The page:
An Intro to Brand Archetypes

For Better Branding

Archetypes Compass

We all have basic human desires. We aren’t taught to want or need them. We just have them. They are instinctive and primitive.

Psychologist Carl Jung was fascinated with symbology and categorization. He coined the term Archetypes in the early 20th century to help categorize humans and our internal desires and drivers. Archetypes are grounded in decades of his psychological research and have their roots in Greek Mythology.

Here are the basic human desires that each match with a specific archetype:


Do you see yourself in one or two of these desires? Your heart rate will race and some call for you more than others.

As we are all different, our desires are different, too. My core desire might be Innovation, while yours might be Freedom or Mastery.

When we consider that certain behaviors or personalities increase certain desires, we can understand why some personalities appeal to us more than others.

Enter Archetypes: Masters at Defining Our True Selves

Through the use of story, art, religion, myths, Archetypes characterise universal patterns of behaviour that we all instinctively understand.

When you dive into these archetypes and the behaviour traits of each, you will probably recognise yourself, your family and your friends.

Whether it’s your funny uncle acting like The Jester at your grans birthday or your anti-establishment friend dropping conspiracy theories in the pub as The Outlaw, you will see these archetypal personalities time and again.

Although the behaviors of your uncle and friend are familiar through experience, the behavior or archetypes whom you don’t have experience with will also be recognizable.

Why? Because they are pre-programmed into your subconscious.

Archetypes are the personification of these behaviors and provide a roadmap that enables you to more accurately appeal to a given desire with a specific personality.

There are Twelve Archetypes:

Let’s take a look them:

  • The Innocent: Exhibits happiness, goodness, optimism, safety, romance, and youth. 
    Example brands include: Coca-Cola, Nintendo Wii, Dove
  • The Everyman: Seeks connections and belonging; is recognized as supportive, faithful, and down-to-earth. 
    Example brands include: IKEA, Home Depot, eBay

  • The Hero: On a mission to make the world a better place, the Hero is courageous, bold, inspirational.
    Example brands include: Nike, BMW, Duracell

  • The Rebel: Questions authority and breaks the rules; the Rebel craves rebellion and revolution.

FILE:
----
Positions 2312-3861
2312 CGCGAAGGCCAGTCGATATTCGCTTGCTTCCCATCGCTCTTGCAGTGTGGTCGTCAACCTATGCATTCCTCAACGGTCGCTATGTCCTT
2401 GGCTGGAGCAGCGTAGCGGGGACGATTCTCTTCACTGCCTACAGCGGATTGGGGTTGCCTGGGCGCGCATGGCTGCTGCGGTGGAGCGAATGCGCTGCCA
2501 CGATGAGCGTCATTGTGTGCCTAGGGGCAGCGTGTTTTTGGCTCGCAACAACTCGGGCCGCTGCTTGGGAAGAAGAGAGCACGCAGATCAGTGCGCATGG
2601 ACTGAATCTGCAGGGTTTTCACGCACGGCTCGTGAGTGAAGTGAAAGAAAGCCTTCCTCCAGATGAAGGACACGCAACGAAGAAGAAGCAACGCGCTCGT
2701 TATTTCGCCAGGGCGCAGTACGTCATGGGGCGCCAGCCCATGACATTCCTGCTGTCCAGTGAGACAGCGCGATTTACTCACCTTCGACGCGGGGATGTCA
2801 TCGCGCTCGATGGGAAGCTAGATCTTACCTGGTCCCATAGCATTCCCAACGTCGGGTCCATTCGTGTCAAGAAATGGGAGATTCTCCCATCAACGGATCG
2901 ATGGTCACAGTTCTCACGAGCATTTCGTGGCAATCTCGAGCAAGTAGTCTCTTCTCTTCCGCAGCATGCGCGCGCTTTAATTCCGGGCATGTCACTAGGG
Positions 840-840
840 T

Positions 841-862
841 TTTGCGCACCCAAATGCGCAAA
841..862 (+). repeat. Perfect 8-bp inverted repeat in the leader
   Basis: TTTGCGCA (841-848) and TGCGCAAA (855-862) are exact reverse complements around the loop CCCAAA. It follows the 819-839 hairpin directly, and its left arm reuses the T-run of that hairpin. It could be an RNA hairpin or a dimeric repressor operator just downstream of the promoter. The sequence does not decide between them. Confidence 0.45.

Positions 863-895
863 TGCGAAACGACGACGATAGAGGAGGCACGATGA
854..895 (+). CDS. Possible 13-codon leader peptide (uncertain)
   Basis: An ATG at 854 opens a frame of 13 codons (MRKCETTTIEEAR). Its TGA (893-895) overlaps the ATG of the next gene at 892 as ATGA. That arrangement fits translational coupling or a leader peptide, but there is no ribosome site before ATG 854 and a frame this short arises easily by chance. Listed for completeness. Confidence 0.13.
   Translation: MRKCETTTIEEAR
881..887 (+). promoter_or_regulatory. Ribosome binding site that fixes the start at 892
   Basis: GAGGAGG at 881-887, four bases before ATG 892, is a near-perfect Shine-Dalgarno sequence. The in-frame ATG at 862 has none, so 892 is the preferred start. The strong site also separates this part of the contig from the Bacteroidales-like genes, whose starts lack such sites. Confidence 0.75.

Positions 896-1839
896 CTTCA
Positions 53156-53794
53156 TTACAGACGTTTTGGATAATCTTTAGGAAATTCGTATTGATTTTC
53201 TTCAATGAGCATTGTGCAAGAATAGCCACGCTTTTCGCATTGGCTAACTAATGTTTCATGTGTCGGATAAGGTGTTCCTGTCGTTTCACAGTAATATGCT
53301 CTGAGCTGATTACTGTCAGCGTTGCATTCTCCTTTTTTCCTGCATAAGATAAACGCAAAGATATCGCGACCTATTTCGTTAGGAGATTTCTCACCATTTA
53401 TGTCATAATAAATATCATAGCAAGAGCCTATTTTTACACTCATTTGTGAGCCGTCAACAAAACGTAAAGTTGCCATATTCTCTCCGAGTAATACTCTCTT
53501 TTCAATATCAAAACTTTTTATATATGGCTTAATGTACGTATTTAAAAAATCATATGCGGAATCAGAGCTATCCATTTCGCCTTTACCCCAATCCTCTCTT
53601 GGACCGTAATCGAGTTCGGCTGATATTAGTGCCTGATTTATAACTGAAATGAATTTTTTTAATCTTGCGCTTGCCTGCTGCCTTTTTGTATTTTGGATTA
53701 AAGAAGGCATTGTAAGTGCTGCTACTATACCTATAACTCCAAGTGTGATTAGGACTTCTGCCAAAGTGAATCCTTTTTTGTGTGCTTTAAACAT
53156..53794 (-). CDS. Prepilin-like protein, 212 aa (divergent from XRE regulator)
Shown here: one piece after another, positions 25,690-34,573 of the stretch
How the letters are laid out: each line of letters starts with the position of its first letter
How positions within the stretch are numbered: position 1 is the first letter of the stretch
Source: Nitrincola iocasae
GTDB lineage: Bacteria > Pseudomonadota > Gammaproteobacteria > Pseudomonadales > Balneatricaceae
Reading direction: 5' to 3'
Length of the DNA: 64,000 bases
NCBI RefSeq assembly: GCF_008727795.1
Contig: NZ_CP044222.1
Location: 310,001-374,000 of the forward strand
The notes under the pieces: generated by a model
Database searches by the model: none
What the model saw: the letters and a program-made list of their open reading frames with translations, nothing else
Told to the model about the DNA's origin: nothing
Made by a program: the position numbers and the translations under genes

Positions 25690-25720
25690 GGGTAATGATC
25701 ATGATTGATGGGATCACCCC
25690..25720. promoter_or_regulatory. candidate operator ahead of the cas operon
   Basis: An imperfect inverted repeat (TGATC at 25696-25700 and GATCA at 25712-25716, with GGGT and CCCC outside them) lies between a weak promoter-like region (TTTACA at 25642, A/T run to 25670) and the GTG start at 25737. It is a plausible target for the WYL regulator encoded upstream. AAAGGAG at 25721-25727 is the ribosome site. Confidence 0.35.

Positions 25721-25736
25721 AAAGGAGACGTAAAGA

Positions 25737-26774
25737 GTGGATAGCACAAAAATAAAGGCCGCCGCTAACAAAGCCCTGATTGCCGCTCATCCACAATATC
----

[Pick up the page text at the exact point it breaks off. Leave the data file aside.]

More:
Example brands include: Virgin, Harley-Davidson, Diesel (jeans)

  • The Explorer: Finds inspiration in travel, risk, discovery, and the thrill of new experiences. 
    Example brands include: Jeep, Red Bull, REI

  • The Creator: Imaginative, inventive, and driven to build things of enduring meaning and value. 
    Example brands include: Lego, Crayola, Adobe

  • The Ruler: Creates order from the chaos, the Ruler is typically controlling and stern, yet responsible and organized. 
    Example brands include: Mercedes-Benz, Microsoft, British Airways

  • The Magician: Wishes to create something special and make dreams a reality, the Magician is seen as visionary and spiritual. 
    Example brands include: Apple, Disney, Absolut

  • The Lover: Creates intimate moments, inspires love, passion, romance, and commitment. 
    Example brands include: Victoria’s Secret, Chanel, Haagen Dazs

  • The Caregiver: Protects and cares for others, is compassionate, nurturing, and generous. 
    Example brands include: Johnson & Johnson, Campbell’s Soup, UNICEF

  • The Jester: Brings joy to the world through humor, fun, irreverence and often likes to make some mischief. 
    Example brands include: Old Spice, Ben & Jerry’s, M&Ms

  • The Sage: Committed to helping the world gain deeper insight and wisdom, the Sage serves as the thoughtful mentor or advisor. 
    Example brands include: Google, PBS, Philips

Using Archetypes for Branding

There are two primary reasons you would want to align your brand with an archetype.

  1. Connection: Most brands today are in the coalface competing on features, benefits, and price. If you don’t want your brand to become a commodity, you will need to make a deeper connection with your audience.
  2. Differentiation: When it comes to standing out in a crowd, differentiation strategies seem well worn, with latecomers to the party left with little to work with. Personalities, on the other hand, have infinite possibilities. They’re not only unique but can be extremely memorable.

Discover Your Unique Brand Personality

What was once a full-day, week or months-long process between a client and brand strategist, is now simplified in our Studio808 Brand Personality Quiz. Take it here and discover what innate qualities your brand has and start to use them as defining points for edges of your brand. You’ll be able to better articulate your brand, and no question whether something is ‘right or wrong’ to create because you’ll know your brand values inside and out.

The added benefit of brand personalities, or archetypes, is that they are associated with certain colors, design elements, and ways of being and speaking that make it easy for you to stay ‘on brand’, no matter the medium or channel you’re posting in.

Ready for clarity and simplification? Let’s do this!

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